The hidden and wild beaches of the northeast coast of Kauai
The island of Kauai abounds in wild beaches sometimes hidden and unsuspected that are just waiting to be explored. We spent many days discovering all the small beaches along the northeast coast of Kauai and we found a few little gems!
In this article, we will gradually go up the coastline from the north of Kapa'a to the east of Princeville. So let's go for a tour of the beaches and the discovery of the northeast coast of Kauai.
1The beaches north of Kapa'a
On leaving Kapa'a, the coast is rather steep, but soon the long sandy beaches return. A very pleasant way to discover them is to cycle along the Ke Ala Hele Makalae Path, a long cycle path that runs from Kapa'a Beach Park to Donkey Beach along the coastline.
This wide and long beach is located at the northern exit of Kapa'a. It is not one of the most beautiful because it lacks character, being located on the roadside without too many trees to protect it. One will come essentially to Keālia Beach to practice surfing or bodyboarding as the ocean is quite agitated here and not protected by a reef. Swimming is supervised on the north side.
How to access Keālia beach
Access is easy thanks to a huge car park along the beach. Numerous shaded picnic tables are distributed along the edge of the car park at the north and south ends, making it an interesting place to picnic. Sanitary facilities and showers are available to the north of the beach.
Donkey beach (Paliku beach)
Donkey beach, also known as Paliku beach, is a pleasant wild sandy beach where the waves crash. One will essentially come there to seek a small corner with calms or to surf there, the bathe being possible only when the ocean is not too agitated (rather the summer).
How to get to Donkey beach
A car park with about 20 spaces is located away from the road (a small discreet sign indicates this). A concrete path of about 300m/330yards starts from the car park and goes down towards the beach through a very beautiful and well maintained vegetation tunnel.
Once out of the tunnel, continue for a few more metres to the right along the cycle path until you find a small dirt track leading down to the beach. Sanitary facilities are located at the car park level, there are no facilities on site.
2The hidden bays of Kauai
Anahola Beach Park
This little known beach park is interesting for swimming because its beach is protected by a reef. The waves crash a few dozen meters from the edge, leaving a calm water ideal for swimming for the youngest.
Note that the water depth is quite shallow and the calmest area is located on the right side of the beach.
The sandy beach is quite long and you will find few people there except for a few locals who come to hang out with their big pick-up truck.
It's a pity that the infrastructure seems a bit derelict. Swimming is supervised and there are sanitary facilities, showers and a few picnic tables. It's also easy to get some shade from the few trees here. There is also a camping area, but its frequentation is sometimes doubtful.
How to get to Anahola Beach Park
Access is from Anahola Road from where a 300m/330yards dirt road leads to the Beach Park. There is a small dirt parking lot for visitors to use.
Aliomanu Beach is in the continuity of Anahola Beach, starting on the other side of the river mouth. It goes up the coastline for several kilometres. Sometimes very fine, or very wide, Aliomanu is above all a wild beach accessible in part thanks to the small road that runs along it. You will find almost nobody here!
Because of its length, the beach is divided into two zones separated by the Aliomanu reef.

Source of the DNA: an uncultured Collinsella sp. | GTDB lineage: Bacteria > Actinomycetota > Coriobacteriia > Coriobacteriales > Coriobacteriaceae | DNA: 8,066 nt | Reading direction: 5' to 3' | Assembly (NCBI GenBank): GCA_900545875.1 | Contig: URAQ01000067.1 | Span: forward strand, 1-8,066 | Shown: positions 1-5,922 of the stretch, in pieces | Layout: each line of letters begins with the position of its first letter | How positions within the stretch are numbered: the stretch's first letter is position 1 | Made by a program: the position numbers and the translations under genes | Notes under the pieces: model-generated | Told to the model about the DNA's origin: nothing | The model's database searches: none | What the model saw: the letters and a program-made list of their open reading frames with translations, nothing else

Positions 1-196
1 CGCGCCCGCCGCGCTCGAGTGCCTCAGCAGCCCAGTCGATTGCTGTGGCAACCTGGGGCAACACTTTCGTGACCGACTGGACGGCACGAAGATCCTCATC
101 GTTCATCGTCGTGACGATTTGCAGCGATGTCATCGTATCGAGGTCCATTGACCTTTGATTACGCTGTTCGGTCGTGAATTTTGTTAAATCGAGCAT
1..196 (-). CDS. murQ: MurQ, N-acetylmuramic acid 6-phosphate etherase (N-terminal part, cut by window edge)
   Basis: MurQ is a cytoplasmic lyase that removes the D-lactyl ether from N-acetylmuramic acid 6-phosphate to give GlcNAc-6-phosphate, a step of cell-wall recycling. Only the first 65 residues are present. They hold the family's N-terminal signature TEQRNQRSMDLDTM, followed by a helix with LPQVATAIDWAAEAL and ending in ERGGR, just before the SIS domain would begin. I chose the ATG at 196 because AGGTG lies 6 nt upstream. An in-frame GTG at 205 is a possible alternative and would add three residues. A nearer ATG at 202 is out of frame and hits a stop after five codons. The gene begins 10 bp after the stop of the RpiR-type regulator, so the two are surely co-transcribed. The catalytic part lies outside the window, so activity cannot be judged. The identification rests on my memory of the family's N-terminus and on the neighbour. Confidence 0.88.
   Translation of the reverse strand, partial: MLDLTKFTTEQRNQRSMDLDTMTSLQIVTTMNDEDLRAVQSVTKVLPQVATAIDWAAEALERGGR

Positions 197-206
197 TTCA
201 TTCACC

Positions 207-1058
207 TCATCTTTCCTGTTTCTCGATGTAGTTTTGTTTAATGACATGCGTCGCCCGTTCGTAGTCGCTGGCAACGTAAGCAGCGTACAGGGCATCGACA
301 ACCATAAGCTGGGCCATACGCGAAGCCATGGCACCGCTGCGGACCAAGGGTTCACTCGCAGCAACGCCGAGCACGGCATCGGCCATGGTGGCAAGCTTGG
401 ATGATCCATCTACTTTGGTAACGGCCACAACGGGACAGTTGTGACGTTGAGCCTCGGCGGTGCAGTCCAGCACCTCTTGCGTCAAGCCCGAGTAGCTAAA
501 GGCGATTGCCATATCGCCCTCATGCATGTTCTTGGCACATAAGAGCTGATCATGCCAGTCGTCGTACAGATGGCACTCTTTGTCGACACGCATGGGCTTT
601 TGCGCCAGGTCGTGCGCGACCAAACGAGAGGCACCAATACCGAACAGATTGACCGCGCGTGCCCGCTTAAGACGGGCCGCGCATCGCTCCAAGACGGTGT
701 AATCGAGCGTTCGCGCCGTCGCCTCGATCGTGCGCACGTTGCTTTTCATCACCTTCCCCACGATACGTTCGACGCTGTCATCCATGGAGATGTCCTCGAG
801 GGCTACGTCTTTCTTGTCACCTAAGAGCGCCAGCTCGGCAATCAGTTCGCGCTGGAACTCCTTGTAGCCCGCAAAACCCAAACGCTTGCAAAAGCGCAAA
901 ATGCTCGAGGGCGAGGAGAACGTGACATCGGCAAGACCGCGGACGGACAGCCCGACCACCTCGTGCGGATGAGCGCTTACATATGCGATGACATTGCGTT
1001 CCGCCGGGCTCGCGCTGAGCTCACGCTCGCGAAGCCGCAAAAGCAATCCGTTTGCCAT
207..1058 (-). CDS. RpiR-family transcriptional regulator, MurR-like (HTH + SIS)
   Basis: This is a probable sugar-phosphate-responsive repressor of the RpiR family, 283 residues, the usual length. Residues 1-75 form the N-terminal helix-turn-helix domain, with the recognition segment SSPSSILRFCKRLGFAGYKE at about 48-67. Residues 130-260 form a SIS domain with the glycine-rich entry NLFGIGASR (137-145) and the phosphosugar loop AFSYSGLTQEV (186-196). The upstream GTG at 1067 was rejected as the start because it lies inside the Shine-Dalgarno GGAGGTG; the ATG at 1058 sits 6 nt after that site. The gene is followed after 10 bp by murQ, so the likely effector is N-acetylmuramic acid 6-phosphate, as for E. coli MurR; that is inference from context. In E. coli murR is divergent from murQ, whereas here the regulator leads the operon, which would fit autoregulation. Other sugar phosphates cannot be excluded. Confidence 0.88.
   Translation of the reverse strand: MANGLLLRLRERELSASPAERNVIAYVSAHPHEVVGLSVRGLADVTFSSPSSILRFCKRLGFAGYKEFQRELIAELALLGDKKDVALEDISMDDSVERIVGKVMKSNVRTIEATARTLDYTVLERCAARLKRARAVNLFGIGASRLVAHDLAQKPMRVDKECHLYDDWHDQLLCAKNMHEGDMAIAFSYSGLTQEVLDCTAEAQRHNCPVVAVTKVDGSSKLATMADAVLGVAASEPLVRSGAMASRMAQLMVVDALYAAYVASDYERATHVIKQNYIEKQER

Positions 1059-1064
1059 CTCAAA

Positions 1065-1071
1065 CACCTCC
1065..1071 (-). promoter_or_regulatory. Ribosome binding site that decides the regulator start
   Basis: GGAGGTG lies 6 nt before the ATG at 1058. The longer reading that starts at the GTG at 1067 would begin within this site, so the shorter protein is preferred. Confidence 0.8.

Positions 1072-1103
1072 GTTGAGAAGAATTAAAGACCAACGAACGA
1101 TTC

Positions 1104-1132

The southern zone is bordered by the Aliomanu road and offers a long stretch of sand lined with shrubs. One will not really come here to swim but more to walk by the water's edge.
As for the northern zone, it offers a much wider beach where it is possible to swim in peace when the ocean is calm, a reef protecting the beach. On the other hand the depth did not seem very important.
How to get to Aliomanu beach
Access to the southern section is easy from Aliomanu road. A few parking spaces on the side of the road allow you to park.
Access to the north zone is from a small parking lot at the end of Kalalea View. This small car park is common to Papa'a Bay beach. A path of about 150m/170yards starts from the end of the parking lot and goes down to the beach before splitting into several small paths. Follow any one of them, they all reach the beach.
Papa'a Bay beach
This is one of our favorite beaches in Kauai! We loved this peaceful bay with fine sand and turquoise water, lost in the middle of the lush vegetation and bordered by coconut trees.
After a first failure to try to reach it in 2017, we went back there in November 2018 with the firm intention to go to the end of the road that had scared us a bit last year (we had not dared to cross the rocks). And what a good idea because once we arrived on this beach, we enjoyed ourselves!
Papa'a Bay Beach is very little frequented and absent of many guides because its access is not easy. The only direct access by road was privatized several years ago by the purchasers of the immense property which adjoins the bay. As a result, the only possibility to get to Papa'a Bay is to walk on a small path not really marked out but well traced, passing through very invasive vegetation and then to cross large rocks on the ocean shore for about 150 meters/170 yards.
But once you get to the ocean, what a treat for the eyes! The colours are incredible, the water is a clear turquoise blue that encourages swimming. As for the bay, it can be seen in the distance, bordered by a large beach of sand and palm trees. A small lost paradise!
Chances are you'll feel alone in the world! The bay ends in a small freshwater river (handy for rinsing off after swimming) and has a small rocky lagoon at its northern end. Please note that there are no facilities on the beach.